ADDIS ABABA (Reuters) - Ethiopia must pursue multiparty democracy, the prime minister’s chief of staff said on Sunday in what could be the latest in a series of momentous changes sweeping the country.
The country allows competing parties but all parliamentary seats are held by the Ethiopian People’s Revolutionary Democratic Front, which has maintained tight control in the country of 100 million people since it fought its way to power in 1991.
The ruling coalition has also presided over an economy that has grown faster than any other in sub-Saharan Africa over the past decade.
Abiy Ahmed became prime minister in April and since then the government has instituted reforms including releasing political prisoners, diluting state control of the economy and making peace with northern neighbour Eritrea.
The government this month lifted a ban on opposition groups that were considered terrorist groups. Any further steps to strengthen the country’s democracy would likely make elections due in 2020 more competitive. [L8N1UG1ZZ].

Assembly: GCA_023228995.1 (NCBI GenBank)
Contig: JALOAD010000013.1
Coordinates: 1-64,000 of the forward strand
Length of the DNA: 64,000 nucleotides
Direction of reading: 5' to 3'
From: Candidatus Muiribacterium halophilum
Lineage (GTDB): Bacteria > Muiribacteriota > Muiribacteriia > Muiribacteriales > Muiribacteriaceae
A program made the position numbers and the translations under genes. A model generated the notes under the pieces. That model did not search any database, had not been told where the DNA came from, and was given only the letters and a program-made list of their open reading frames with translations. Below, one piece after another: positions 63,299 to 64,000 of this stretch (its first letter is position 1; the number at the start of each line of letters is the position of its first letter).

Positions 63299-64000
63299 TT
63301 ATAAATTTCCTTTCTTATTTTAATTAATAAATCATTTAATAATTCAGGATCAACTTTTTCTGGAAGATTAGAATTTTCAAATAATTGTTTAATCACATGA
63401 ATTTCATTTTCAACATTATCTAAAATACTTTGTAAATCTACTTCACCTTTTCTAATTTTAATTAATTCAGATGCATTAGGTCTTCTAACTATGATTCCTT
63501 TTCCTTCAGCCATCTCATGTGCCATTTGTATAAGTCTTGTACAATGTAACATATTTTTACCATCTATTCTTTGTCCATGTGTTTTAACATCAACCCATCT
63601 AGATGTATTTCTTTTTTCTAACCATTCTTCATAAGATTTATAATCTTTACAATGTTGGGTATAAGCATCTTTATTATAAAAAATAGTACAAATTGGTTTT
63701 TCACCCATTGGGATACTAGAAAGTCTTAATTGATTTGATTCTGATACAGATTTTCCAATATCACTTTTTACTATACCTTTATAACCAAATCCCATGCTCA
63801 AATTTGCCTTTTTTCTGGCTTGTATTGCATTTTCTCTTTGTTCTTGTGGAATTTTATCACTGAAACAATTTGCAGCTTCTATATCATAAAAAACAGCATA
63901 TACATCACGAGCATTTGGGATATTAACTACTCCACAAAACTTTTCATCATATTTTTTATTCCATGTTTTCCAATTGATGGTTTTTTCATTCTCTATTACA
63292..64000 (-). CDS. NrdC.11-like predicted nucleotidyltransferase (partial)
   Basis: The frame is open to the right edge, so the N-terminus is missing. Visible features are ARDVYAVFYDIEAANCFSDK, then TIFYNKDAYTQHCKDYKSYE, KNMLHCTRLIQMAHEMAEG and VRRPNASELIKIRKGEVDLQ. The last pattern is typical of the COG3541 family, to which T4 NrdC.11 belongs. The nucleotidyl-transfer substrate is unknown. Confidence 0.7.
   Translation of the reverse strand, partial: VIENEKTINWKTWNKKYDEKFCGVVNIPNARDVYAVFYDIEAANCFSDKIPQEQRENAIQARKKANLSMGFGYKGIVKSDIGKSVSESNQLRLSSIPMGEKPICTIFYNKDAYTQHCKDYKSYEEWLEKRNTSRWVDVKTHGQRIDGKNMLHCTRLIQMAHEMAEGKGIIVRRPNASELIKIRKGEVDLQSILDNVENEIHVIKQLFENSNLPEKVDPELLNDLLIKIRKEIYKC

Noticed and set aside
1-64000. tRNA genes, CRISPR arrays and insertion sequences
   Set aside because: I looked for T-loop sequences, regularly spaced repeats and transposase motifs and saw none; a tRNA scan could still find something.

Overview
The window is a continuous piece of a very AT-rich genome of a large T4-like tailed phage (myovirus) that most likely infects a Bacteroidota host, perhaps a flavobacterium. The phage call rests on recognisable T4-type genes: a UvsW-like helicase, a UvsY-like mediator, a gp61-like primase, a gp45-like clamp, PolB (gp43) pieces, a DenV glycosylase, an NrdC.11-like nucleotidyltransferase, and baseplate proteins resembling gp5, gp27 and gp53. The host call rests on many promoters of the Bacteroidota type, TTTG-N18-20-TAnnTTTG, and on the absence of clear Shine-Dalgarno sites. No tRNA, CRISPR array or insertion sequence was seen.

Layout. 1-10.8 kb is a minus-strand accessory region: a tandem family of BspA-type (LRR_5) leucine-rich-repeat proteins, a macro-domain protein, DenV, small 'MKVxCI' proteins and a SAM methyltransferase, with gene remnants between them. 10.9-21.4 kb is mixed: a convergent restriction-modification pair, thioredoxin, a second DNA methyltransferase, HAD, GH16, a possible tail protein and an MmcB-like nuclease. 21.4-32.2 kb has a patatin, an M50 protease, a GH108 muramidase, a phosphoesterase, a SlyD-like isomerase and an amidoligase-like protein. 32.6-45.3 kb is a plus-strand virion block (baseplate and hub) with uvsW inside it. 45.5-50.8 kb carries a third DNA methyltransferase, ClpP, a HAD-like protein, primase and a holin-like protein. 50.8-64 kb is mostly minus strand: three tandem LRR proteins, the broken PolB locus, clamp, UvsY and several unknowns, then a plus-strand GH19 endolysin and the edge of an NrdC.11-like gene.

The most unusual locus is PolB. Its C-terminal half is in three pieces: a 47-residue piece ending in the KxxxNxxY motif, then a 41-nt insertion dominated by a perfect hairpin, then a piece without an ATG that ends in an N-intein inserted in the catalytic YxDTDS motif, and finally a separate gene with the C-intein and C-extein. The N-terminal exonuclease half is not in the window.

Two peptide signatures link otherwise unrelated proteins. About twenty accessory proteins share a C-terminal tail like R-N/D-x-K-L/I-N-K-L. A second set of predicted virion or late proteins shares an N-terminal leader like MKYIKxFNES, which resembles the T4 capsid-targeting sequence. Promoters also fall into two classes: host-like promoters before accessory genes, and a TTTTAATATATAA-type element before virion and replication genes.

Abiy was meeting national and regional parties on Sunday and his chief of staff, Fitsum Arega, said in a tweet:
“PM Abiy concluded: Given our current politics, there is no option except pursuing a multiparty democracy supported by strong institutions that respect human rights and rule of law.”
He said the parties appreciated Abiy’s political reforms and also wanted changes to electoral laws.
The coalition swept the 2015 vote but the opposition was weakened by restrictive laws and what human rights group described as repression. Security forces killed hundreds of people in three years of unrest since then.
The opposition said it was cheated of victory in an election in 2005, after which 193 protesters and seven policeman were killed in riots.
Writing by Omar Mohammed; Editing by Matthew Mpoke Bigg